Not highly recruited out of high school, Cady Lalanne
had a solid, but not eye-catching, four year career at UMass, finishing his senior season averaging 15.0 points per 40 minutes pace adjusted with a 58% true shooting percentage. The Atlantic-10 All-Conference 3rd team
player improved his production each year of his collegiate career and also contributed 12.3 rebounds and 2.5 blocks per 30 minutes pace adjusted for the Minutemen this past season.
Lalanne grabbed the attention of NBA scouts with a solid performance at the Portsmouth Invitational Tournament, both on the court and with his off court measurements. Named to the All-Tournament team, the senior averaged 18.6 points, 17.2 rebounds and 3.3 blocks per 40 minutes pace adjusted in the three games of the tournament.
Measured at 6'8.25 without shoes at PIT, Lalanne also checked in with the longest wingspan at 7'5, an exceptional mark for his size and measurables that will allow him to match up size-wise with almost any NBA big man. He moves up and down the court fairly well for a player his size, but can get out of control when he reaches his top speed. He currently weighs 241 pounds but still has room to add strength, especially by filling out his lower body to help him compete with interior players at the next level.
Primarily a post player while in college, Lalanne displays decent hands for a big man although he needed to be stronger with the ball at times as he had a tendency to have the ball stripped either by his man or a secondary defender. Lalanne was able to use his unique combination of size and length to score on the block, regularly falling back to a jump hook that defenders couldn't challenge. He didn't show advanced footwork for a post player, but was able to carve out strong position on the block, leading to either an easy drop step finish or putting him in close position to try the hook. To score consistently on the block at the next level, he'll need to develop some counter moves, but he has a nice foundation to give his team production on the block from time to time.
Not a jump shooter in college, attempting just twenty jumpers according to Synergy Sports Technology, Lalanne started showing an ability to stretch the defense while at PIT. If he can knock these perimeter jump shots down, he will be able to round out his offensive game and provide his team options in using him offensively. He was a career 66% free throw shooter in college, but didn't show significant progress with this part of his game, hitting 72% of his attempts as a sophomore before dropping to 66% as a junior and then 64% as a senior.
Lalanne is already a strong finisher around the rim and could find similar success at the next level with his physical attributes. He averaged 65.5% on shots around the rim according to Synergy Sports Technology, which would place him in the top ten of players in our top-100 with many of these shots coming off dump-off passes or offensive rebounds. He doesn't create many shots for himself but when given the ball around the rim, he converts these opportunities at a high clip.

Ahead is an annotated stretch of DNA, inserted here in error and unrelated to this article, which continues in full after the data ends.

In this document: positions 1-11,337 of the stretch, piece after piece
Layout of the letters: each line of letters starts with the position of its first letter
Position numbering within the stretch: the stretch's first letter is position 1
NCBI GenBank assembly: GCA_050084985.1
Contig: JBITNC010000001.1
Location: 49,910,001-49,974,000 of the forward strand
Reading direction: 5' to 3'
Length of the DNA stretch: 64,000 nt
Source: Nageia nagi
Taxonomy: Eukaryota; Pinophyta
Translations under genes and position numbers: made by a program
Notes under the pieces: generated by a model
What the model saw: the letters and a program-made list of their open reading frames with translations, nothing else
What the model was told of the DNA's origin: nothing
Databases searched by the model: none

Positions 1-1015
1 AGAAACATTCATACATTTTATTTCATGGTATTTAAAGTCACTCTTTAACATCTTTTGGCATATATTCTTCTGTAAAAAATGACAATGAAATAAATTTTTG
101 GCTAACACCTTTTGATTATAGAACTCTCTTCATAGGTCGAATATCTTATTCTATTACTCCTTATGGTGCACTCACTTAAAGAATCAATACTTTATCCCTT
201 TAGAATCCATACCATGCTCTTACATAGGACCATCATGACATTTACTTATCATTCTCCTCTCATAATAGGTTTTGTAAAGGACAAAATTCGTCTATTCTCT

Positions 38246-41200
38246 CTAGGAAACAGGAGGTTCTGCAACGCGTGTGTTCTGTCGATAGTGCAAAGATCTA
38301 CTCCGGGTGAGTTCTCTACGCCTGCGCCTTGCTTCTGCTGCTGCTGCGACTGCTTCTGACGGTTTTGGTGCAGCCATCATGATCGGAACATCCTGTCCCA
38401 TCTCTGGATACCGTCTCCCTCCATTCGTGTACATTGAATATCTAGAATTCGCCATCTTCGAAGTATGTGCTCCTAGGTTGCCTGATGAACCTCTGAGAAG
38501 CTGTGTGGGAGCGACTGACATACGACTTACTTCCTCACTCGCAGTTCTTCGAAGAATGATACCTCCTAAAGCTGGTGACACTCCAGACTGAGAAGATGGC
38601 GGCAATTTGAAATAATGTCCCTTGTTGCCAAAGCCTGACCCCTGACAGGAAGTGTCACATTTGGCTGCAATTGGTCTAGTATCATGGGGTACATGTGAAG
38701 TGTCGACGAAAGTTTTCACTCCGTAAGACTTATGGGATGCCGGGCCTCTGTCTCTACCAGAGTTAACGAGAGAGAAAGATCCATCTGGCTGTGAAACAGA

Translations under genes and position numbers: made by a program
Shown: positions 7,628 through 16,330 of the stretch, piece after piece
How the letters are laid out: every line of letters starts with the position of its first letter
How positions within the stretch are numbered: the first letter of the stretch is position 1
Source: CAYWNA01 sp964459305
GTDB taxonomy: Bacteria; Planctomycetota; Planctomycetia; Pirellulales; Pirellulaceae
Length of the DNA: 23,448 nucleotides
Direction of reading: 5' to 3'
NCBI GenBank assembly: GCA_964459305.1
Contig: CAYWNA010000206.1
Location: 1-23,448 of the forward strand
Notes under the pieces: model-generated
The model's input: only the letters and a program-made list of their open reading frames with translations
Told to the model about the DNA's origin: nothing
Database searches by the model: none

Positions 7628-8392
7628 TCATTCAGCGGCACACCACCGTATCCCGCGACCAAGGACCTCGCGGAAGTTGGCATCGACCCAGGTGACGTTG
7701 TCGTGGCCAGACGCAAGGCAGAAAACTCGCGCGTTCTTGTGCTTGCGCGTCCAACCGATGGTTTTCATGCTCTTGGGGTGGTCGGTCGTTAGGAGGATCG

Lalanne will also be able to contribute rebounding on both ends and playing with a relentless motor in attacking the glass will be key for him to find a niche at the next level. Tied for first
in our top 100 in offensive rebounding at 4.5 per 40 minutes pace adjusted, Lalanne uses his length and athleticism to track down loose balls, even those outside his area. He provides similar value on the defensive end, averaging 7.9 defensive rebounds per 40 minutes pace adjusted
. Rebounding will be a major selling point for him and keeping a constant energy level and dominating the glass will help him show his potential role to teams.
Defensively, Lalanne is an intriguing prospect as his length and good instincts allowed him to be a formidable shotblocker as he displayed good timing and reads of the offensive players to deny attempts around the rim. He does need to add strength to defend the post, as he could be backed down by stronger players, and didn't always play with the same intensity level, looking somewhat laid back with his approach to the game. Also, he'll need to show whether he can defend perimeter players to give him some defensive versatility as he moves his feet decently well but may not be agile enough to stay in front of dribble penetration from perimeter oriented bigs. He could become a rim protector off the bench with his length but he will need to show he can provide consistent value defensively and be able to guard in individual matchups.
The fifth oldest player in our top 100, Lalanne has been a late bloomer and showed better than expected potential with a strong performance at PIT. Although he couldn't parlay this into a NBA Combine invite, he should get plenty of pre-draft workouts and more chances in summer leagues to show he can play at the NBA level.
The big man isn't particularly skilled, so he will need to use his athletic and physical tool sets while playing at an extremely high energy level to fill a role with the right team. If he can show that he can fill such a role, he could hear his name called on draft night before moving into the summer league and preseason process to stick onto a roster. He has definitely given scouts a reason to monitor him leading up to the season and we could definitely see him on an NBA roster at some point.